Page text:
Ep114: Bonds.. A Hedge Against Inflation?
About This Episode
This episode is next in the podcast series, #AskPattiBrennan - a series of episodes in which Patti answers one of her listener’s frequently asked questions. These podcasts are shorter in length and address one FAQ or RAQ (a rarely asked but should be asked) question. In this episode, Patti sits down with one of her Portfolio Consultant’s, Spencer Pete, to discuss various investment opportunities to hedge against inflation. One investment tool that is getting a lot of attention in the media lately is I Bonds. Patti and Spencer discuss the best way to utilize these in a portfolio and also offer other alternatives to use in this inflationary marketplace.
Patti Brennan: Hi everybody. Welcome to the Patti Brennan Show. Whether you have $20 or $20 million, this show is for those of you who want to protect, grow, and use your assets to live your very best lives.
As part of our podcast program, from time to time, we get questions, and today, one of the questions that we’ve been getting an awful lot is how do I create or hedge against inflation? Joining me today is Spencer Pete. Spencer’s a member of our portfolio management team.
We’re so grateful to have Spencer with us, not just today, but he’s chosen Key Financial to be his home, and boy we are so grateful that he has. Spencer, welcome to the show.
Spencer Pete: Thank you, Patti. This is such an honor to finally get to do this with you. We’ve been getting a lot of questions recently about Series I bonds. We see it on Good Morning Today, we see it on CNBC, Bloomberg. Really on a lot of outlets getting questions about them. This seems like a good opportunity to discuss them with you.
Patti: Perfect; let’s get right into it. I bonds. Where do you get I bonds? How do they work? They’re a hedge against inflation, but there’s two components to them, right?
Spencer: Yes. Where you would go to purchase I bonds is treasurydirect.gov. From there you can either do an electronic I bond, which would allow you to buy $10,000 per person per year. Say you’re married, you’d be able to do $20,000 per year.
Now for a paper bond, which is a paper I bond, you would be doing that through your tax refund and your limit on that is $5,000. Then the components of it are a fixed rate and then an inflation that’s adjusted twice a year in May, and then in November.
So recently the fixed rate is about zero percent. We haven’t seen in the last three years that raised at all. Then, that second rate is that semi-annually adjusted rate, which is based off the consumer price index.
Patti: That’s interesting. No ifs, ands, or buts you’re going to get a zero percent, at least maybe in 30 years you’ll get your money back, but you just don’t really know what your rate of return is going to be until inflation is published twice a year, right?
Spencer: Yes, that’s correct. That principle would be guaranteed depending on what you purchase in that year. Above that, that fixed rate, that’s going to be zero. That secondary rate, that’s what’s going to change moving forward.
Patti: Let’s look back historically on that fixed rate portion. It hasn’t always been zero percent, right? It used to be, what, three percent?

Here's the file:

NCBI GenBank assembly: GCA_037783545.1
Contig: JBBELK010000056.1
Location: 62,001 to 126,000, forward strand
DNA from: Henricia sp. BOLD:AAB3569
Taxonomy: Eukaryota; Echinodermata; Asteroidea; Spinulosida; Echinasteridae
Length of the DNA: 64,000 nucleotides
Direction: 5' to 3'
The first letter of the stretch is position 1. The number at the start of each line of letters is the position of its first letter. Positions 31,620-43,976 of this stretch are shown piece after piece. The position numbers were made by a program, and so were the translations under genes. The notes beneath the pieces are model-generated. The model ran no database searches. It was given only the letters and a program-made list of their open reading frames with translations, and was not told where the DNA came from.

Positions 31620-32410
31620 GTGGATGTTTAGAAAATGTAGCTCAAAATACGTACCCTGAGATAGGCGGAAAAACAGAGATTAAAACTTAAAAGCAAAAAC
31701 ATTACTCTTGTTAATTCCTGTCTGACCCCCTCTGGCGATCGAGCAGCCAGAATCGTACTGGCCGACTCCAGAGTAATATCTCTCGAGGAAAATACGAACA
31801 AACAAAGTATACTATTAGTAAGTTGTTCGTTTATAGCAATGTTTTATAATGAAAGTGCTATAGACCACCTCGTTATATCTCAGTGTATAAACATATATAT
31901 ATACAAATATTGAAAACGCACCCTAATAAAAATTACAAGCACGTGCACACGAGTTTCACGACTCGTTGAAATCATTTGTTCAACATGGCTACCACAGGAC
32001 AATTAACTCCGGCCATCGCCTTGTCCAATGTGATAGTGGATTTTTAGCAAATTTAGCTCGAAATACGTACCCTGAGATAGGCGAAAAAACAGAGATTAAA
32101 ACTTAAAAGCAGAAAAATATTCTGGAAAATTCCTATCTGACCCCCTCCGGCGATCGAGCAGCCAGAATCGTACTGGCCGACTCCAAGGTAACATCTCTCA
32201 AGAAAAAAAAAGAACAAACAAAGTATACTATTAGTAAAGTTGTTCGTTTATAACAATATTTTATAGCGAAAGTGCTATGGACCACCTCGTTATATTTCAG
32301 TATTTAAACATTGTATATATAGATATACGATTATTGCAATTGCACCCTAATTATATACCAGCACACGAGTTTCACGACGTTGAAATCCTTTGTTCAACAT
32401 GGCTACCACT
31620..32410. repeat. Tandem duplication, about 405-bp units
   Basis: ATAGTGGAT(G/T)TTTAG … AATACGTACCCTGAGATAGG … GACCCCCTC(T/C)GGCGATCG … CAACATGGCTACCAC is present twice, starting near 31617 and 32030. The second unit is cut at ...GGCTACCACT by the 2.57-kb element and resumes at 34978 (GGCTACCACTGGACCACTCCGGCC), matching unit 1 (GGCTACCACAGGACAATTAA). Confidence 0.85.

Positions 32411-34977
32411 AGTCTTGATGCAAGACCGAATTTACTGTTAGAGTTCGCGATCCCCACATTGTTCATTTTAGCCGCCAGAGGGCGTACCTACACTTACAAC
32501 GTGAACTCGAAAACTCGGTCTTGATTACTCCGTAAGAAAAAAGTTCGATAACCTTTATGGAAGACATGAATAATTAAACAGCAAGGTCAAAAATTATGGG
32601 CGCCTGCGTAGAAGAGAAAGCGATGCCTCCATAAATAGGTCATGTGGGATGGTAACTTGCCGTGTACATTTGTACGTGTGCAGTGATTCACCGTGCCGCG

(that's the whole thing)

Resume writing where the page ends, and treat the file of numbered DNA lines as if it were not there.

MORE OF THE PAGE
Spencer: Yeah, so in the last 10 years, it’s basically hovered around that zero percent. If we look back 20 years, early 2000s, that’s where you start to see the fixed rate was between two to three percent. Recently, no, we have not seen that coming for that while.
Patti: For people who bought it way back then inflation really wasn’t an issue. They might have gotten that two percent and maybe another one for inflation or two for inflation. Again, not a bad deal, but it just wasn’t the rate of return that many people got on other instruments, right?
Spencer: Yes. Correct.
Patti: Fast forward to 2022 and it’s a whole different ballgame, right?
Patti: These are paying over 9 percent right now, right?
Spencer: Yes. Right now, it’s actually 9.62 percent, so that semi-annual adjusted raise, 4.81, multiplied that by two, and that’s how we arrive at that 9.62.
Patti: Not a bad deal. It sounds high, but let’s face it guys, that’s what inflation is, right? It’s a hedge against inflation and a good place for what part of the investment portfolio, Spencer? How do they work?
Spencer: From our perspective, we use the three pools of money. That first pool being the one to two years of cash flow needs, that second pool being from two to five, and then past five is where you’re looking for the long-term investments.
Now a Series I bond, in that zero to one year, you’re not even allowed to redeem it.
Patti: Oh, so you can’t, even if you wanted to. No ifs, ands, or buts.
Spencer: Nope. In the first 12 months you were not allowed to redeem it. Then from that one to five, you actually will be penalized for three months of interest when you redeem that bond.
Patti: The three months of interest is basically taking away some of that CPI, assuming that there is CPI?
Spencer: Mm-hmm. For example, that four 4.81 that I mentioned that would be hacked.
Patti: Then the question is, so there’s different types of government bonds. We’ve got these I bonds, you’ve got the limit of 10,000 per person in a household. What about TIPS, Treasury Inflation Protected Securities? That’s also a treasury bond. How do they work? How do they differ?